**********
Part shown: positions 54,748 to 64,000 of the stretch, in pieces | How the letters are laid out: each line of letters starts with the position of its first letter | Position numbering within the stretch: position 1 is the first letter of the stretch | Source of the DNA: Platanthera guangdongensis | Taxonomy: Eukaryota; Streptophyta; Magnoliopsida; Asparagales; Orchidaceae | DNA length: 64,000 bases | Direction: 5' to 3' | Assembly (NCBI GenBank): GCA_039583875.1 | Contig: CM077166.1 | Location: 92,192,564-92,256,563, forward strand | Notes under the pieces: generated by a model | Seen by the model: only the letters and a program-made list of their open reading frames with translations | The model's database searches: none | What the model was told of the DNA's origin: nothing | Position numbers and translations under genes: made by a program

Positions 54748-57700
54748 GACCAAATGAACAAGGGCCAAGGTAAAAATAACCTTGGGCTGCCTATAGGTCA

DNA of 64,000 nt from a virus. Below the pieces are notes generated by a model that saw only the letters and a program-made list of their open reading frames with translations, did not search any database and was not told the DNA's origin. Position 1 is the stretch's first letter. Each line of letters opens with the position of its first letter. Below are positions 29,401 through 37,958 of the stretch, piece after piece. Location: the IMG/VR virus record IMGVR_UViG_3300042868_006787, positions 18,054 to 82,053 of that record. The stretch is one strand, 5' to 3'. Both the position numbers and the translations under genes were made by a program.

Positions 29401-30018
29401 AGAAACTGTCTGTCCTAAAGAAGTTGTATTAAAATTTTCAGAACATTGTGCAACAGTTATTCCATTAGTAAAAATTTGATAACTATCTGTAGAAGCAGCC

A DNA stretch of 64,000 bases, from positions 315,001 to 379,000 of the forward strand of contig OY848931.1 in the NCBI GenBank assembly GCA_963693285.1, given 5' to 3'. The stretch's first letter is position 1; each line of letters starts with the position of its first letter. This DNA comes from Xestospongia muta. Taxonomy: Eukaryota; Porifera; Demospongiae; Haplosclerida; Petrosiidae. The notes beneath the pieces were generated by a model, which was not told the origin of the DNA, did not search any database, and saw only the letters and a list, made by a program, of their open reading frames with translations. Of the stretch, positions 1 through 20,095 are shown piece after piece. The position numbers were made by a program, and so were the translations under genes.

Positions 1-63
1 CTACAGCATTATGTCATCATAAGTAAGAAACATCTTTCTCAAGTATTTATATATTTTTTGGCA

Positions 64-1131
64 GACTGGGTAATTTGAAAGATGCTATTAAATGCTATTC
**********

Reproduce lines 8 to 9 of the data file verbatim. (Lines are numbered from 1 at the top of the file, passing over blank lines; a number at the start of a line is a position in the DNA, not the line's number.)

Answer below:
Positions 1-63
1 CTACAGCATTATGTCATCATAAGTAAGAAACATCTTTCTCAAGTATTTATATATTTTTTGGCA